Three thirty-year-old friends reunite in Beijing after nearly 10 years apart. They used to be free-wheeling rock-and-rollers without a care in the world, but now, after tasting their own variation of freedom in new China, they are tormented by how unforgiving and unglamorous life had become. Nothing at all like the fame and fortune they dreamed about as kids.

This book is fairly tough due to its subject matter, and there was a bit of Chinese cultural stuff that I was unsure of, but between the mature storyline and the artwork (which is amazing) I was hooked. As a stand alone, this is a great book, and stands as both a societal look at Chinese culture, as well as a way for the reader to think about how they plan to move on with their lives. Many peak far too young, and their later life suffers due to it, hopefully nobody suffers the same tragedy as seen here.

REVIEW – Elle(s) (2021)

A graphic Novel by Kid Toussain & art by Aveline Stokart

NOTE: I received a free preliminary, and likely unedited copy of this book from Netgalley for the purposes of providing an honest, unbiased review of the material. Thank you to all involved.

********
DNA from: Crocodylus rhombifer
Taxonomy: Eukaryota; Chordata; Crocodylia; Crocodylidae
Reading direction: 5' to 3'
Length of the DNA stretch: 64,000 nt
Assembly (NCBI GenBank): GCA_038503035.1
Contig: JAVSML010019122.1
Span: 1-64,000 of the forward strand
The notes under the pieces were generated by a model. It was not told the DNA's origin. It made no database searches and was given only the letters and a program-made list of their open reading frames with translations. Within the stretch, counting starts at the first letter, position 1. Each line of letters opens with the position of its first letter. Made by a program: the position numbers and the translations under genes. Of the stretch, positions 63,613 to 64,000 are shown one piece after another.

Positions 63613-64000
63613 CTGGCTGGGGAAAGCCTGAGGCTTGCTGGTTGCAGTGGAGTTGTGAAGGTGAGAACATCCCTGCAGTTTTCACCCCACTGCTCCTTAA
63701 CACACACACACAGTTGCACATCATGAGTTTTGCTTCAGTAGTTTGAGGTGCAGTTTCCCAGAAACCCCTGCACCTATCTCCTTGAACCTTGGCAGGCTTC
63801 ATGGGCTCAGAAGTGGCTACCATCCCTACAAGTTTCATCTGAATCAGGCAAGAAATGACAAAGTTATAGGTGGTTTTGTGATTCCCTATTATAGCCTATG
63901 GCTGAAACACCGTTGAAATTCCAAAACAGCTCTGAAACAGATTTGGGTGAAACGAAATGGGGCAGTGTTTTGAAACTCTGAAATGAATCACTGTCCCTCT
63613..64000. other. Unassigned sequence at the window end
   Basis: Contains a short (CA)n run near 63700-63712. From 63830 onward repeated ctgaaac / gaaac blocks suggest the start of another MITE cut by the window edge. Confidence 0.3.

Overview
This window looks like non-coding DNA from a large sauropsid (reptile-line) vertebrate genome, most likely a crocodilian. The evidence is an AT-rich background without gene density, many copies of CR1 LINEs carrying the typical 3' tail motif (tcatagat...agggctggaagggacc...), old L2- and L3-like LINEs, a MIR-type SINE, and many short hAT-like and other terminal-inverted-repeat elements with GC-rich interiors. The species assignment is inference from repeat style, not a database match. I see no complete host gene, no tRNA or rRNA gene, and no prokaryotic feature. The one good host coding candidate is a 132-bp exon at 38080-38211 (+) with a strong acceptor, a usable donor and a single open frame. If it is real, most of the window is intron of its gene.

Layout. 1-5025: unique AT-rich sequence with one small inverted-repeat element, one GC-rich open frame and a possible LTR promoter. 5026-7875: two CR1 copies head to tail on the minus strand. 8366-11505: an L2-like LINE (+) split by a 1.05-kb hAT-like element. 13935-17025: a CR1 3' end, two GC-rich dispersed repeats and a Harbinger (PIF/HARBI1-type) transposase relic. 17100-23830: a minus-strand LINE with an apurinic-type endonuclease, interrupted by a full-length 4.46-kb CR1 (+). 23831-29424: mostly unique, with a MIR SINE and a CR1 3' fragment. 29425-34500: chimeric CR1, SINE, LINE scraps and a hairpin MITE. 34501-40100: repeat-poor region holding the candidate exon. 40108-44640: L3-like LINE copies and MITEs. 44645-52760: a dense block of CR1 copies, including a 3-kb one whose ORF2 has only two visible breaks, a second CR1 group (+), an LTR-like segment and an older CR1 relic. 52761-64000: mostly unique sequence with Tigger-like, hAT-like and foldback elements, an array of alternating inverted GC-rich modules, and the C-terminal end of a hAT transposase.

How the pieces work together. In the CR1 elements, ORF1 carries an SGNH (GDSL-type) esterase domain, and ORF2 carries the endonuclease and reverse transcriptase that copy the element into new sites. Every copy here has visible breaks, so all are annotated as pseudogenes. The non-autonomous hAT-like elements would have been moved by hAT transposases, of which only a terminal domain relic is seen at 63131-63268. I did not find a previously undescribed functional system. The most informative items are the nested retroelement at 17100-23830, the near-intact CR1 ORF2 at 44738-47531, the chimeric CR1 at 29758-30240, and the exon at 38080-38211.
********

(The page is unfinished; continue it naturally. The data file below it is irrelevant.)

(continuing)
When I first started this, I wasn’t too sure what to expect – the art style and setting made me worry I was about getting into a twee book for teenagers, but I was definitely wrong. While the premise may sound somewhat similar to the recent Disney movie Inside Out, only a superficial likeness is there – Elle(s) adds the extra layer of being about mental health issues, and what it means to love somebody with mental health issues into the mix, which makes this so much more. The depiction of “split personalities” is on par when accounts I’ve heard on various TV shows and podcasts – i.e. dominant personality controls everything and person sees everything in third person view – so that was interesting. It would interesting to see somewhen in the clinical psychology field review this.